Do you really think that an engineer with degrees in Math/CS/Physics etc could a better private equity operator than Schwarzman or Kravis? Buying a controlling stake in companies often requires having to deal with executives that are very strong-willed and resistant to change. Is the quant super hero going to soothe the ego of the CEO, negotiate with the labor union, identify which customers to target, which ones to abandon, work with bankers to sell the thing in 5 years, etc. I'll bet every nickel I have that PE will not be dismantled and replaced by a bunch of guys with quant backgrounds. It is an incredibly people intensive business. I'd fucking love to hear some quant guy tell Carl Icahn he could do a better job of turning around a business than him. The guy probably can't even spell heteroskedasticity, but he was up 35% in 2011 and over 20% last year (these are off the top of my head and I was out awhile tonight).

Regarding hedge funds, there are room for quant guys and traditional shops that care about things like quality of management and their incentives, the moat of the business model, pricing power, and a logical explanation for favorable industry economics. If you think that "traditional" hedge funds operate base on the material taught in MBA classes you are sorely mistaken. I've never built a dividend discount model, calculated an F score, utilized Treynor-Black or Black Litterman, modeled an efficient frontier etc in my time at a hedge fund.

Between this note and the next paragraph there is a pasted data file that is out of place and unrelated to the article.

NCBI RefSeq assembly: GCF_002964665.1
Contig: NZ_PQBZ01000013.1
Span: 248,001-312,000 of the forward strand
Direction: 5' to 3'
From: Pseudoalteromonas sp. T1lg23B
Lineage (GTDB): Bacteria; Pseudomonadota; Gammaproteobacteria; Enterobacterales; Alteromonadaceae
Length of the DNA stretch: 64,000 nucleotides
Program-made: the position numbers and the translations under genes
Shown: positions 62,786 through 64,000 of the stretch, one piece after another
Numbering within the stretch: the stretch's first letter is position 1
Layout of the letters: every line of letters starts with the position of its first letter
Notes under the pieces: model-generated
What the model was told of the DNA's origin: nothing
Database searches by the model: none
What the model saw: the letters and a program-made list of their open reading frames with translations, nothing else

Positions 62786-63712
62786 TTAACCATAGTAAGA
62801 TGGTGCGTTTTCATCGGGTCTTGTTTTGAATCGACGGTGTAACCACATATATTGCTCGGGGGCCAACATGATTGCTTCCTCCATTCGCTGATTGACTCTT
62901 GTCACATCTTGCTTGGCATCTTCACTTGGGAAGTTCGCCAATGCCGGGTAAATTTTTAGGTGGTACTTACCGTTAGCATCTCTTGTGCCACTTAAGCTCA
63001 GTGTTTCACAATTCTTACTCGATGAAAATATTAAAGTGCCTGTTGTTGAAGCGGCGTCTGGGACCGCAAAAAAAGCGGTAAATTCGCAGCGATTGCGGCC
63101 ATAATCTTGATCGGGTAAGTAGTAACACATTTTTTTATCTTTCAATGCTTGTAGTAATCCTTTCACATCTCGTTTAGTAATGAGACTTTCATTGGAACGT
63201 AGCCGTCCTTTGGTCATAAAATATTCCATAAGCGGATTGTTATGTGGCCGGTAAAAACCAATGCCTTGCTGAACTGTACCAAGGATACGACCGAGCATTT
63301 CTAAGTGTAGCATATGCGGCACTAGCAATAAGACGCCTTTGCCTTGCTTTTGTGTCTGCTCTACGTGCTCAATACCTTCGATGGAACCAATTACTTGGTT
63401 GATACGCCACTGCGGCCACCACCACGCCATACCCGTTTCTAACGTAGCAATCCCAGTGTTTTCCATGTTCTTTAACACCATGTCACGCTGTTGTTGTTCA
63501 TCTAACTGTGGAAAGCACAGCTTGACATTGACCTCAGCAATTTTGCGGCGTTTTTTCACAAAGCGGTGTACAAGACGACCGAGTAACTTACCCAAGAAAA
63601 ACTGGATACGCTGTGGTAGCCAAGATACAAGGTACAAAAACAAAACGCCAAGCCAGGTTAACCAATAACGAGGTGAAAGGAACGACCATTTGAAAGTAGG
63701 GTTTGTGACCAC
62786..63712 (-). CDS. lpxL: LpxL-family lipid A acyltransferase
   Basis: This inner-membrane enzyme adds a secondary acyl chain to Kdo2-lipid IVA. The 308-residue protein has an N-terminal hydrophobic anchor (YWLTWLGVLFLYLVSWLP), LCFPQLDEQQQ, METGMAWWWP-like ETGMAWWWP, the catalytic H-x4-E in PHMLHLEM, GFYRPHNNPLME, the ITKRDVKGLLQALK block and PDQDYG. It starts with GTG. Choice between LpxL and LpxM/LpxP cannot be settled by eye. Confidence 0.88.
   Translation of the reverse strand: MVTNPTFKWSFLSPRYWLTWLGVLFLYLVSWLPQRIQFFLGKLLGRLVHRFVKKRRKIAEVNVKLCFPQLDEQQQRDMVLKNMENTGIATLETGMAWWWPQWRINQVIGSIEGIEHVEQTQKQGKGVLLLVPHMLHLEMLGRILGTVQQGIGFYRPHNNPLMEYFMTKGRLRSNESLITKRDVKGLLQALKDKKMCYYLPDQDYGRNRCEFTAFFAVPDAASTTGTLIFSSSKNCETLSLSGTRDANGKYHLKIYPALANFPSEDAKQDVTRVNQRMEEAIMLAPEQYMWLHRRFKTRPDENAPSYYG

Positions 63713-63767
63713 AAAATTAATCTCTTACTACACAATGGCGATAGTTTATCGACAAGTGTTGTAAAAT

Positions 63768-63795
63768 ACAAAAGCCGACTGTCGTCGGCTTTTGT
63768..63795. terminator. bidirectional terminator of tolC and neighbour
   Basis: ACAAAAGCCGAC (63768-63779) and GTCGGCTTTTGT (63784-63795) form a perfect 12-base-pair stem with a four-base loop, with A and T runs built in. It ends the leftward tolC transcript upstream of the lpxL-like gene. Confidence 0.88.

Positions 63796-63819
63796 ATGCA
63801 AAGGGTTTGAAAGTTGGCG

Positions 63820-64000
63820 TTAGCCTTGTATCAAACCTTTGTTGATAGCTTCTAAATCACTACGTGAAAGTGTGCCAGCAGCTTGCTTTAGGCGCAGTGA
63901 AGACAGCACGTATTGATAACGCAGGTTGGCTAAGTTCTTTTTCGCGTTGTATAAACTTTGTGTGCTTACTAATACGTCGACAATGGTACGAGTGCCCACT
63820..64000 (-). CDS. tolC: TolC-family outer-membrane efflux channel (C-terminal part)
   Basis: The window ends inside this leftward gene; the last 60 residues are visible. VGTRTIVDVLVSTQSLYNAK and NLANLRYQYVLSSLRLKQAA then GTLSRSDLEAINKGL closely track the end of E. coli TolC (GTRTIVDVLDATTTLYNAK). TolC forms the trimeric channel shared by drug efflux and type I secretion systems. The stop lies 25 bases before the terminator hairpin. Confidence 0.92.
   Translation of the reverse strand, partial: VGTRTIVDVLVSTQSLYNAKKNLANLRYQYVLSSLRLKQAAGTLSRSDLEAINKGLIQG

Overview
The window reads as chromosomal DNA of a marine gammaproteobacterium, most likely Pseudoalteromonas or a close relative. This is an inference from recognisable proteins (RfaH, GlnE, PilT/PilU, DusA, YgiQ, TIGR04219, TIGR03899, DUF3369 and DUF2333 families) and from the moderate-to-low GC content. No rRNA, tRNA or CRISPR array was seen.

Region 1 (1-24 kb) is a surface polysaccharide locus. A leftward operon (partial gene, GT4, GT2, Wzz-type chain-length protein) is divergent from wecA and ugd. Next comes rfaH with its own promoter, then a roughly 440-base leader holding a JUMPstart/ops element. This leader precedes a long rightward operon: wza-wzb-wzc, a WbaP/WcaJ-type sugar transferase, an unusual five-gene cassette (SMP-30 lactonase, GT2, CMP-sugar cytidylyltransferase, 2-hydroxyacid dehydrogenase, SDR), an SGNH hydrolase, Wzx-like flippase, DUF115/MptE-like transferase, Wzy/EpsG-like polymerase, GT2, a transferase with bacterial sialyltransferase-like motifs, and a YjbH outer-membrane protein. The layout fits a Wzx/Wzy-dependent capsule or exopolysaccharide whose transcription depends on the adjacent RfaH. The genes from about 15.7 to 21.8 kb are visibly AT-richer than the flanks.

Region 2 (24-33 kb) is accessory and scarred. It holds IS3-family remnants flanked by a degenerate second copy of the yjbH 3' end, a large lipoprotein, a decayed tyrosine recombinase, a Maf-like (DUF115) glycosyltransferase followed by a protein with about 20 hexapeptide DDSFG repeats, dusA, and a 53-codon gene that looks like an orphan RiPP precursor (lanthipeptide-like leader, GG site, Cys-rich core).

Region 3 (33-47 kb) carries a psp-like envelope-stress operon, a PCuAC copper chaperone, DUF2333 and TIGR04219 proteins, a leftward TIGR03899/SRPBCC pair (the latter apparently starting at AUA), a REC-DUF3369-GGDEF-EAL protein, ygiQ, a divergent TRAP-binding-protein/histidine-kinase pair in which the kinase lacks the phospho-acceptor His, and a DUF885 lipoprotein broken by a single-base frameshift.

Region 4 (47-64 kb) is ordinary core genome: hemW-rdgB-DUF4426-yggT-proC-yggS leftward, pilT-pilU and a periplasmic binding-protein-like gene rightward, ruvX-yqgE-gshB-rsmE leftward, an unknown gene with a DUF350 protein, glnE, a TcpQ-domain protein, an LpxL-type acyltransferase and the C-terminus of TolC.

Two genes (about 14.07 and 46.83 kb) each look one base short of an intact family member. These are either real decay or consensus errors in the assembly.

I hope you find a job you really like after grad school and make a ton of money figuring out how to use computers to predict the prices of esoteric financial instruments. You are 100%, unequivocally wrong in your quoted assessment though.

Brilliant post!!! +SB!!!

3/21/13

And in the years to come will the MBA/CFA guy find work in the hedge fund industry or is it just going to be the Comp Sc/Math Phd guy?

3/29/13

knowledgeispower:
And in the years to come will the MBA/CFA guy find work in the hedge fund industry or is it just going to be the Comp Sc/Math Phd guy?

Long term investing will always be dominated by people, period. Volume will always be dominated by PCs, but it will be impossible for them to be 100% of the market.

Honestly, if one were to take a guess in the PE industry I think down the road top firms will rely on DCF and and Excel based projections less and less. Eventually PE will be basing prices/deals on probabilities associated with up coming event and past events and will be able to factor currency rates/interest rates/political events on a global scale into their models to optimize pricing. So it will be hugeeee data set analysis on evaluations not just looking at countable documents; but, instead the countable documents will be analyzed on a more exotic statistical way other than regression etc. They will infact question the way the distribution constants were calculated.

But, you will still decide things based on a gut feeling as man as always done for centuries, but you will have more data to make the decision the utmost optimal value for oneself.

3/21/13

there are plenty of l/s equity/credit guys employing fundamental analysis to generate returns. I don't know what you are talking about in terms of those guys having no place in the hf world.

3/21/13

knowledgeispower: